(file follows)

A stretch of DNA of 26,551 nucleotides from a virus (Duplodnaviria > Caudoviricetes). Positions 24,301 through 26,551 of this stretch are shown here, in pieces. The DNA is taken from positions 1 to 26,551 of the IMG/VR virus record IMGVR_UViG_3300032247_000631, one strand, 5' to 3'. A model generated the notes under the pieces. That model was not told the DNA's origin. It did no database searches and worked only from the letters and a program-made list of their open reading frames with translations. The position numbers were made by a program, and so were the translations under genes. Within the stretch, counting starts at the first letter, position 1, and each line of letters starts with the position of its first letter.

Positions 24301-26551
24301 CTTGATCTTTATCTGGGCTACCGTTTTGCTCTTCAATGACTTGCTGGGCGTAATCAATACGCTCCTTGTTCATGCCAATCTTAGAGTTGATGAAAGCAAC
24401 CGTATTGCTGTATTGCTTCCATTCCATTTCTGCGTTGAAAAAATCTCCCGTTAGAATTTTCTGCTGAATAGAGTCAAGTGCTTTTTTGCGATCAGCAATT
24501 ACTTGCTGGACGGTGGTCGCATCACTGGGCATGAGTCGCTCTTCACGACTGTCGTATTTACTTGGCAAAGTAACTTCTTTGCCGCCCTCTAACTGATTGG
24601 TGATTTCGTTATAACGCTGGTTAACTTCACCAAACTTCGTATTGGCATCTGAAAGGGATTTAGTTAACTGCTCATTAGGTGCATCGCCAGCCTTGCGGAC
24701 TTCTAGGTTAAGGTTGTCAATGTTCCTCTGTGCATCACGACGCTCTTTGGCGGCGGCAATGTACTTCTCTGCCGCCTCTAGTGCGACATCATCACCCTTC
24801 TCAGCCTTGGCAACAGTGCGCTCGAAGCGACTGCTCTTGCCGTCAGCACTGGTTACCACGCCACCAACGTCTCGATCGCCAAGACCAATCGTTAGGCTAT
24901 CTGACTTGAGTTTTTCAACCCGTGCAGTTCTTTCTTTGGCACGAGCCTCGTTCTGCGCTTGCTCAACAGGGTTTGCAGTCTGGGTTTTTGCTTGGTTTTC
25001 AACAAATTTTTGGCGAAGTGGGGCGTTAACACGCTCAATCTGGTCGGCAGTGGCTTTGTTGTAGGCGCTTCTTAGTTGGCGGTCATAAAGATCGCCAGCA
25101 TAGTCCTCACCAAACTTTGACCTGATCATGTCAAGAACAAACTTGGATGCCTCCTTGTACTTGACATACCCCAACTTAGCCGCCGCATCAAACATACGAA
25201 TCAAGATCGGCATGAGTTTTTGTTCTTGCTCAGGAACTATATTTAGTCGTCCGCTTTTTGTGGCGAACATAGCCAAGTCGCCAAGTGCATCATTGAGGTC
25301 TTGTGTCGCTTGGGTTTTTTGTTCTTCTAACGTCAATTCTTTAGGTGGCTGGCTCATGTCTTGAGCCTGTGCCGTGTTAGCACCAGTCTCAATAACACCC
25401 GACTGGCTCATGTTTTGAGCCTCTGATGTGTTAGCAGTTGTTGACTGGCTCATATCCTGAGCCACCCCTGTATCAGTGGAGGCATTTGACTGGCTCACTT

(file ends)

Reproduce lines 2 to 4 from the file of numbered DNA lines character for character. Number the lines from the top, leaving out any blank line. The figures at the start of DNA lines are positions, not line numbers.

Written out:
Positions 24301-26551
24301 CTTGATCTTTATCTGGGCTACCGTTTTGCTCTTCAATGACTTGCTGGGCGTAATCAATACGCTCCTTGTTCATGCCAATCTTAGAGTTGATGAAAGCAAC
24401 CGTATTGCTGTATTGCTTCCATTCCATTTCTGCGTTGAAAAAATCTCCCGTTAGAATTTTCTGCTGAATAGAGTCAAGTGCTTTTTTGCGATCAGCAATT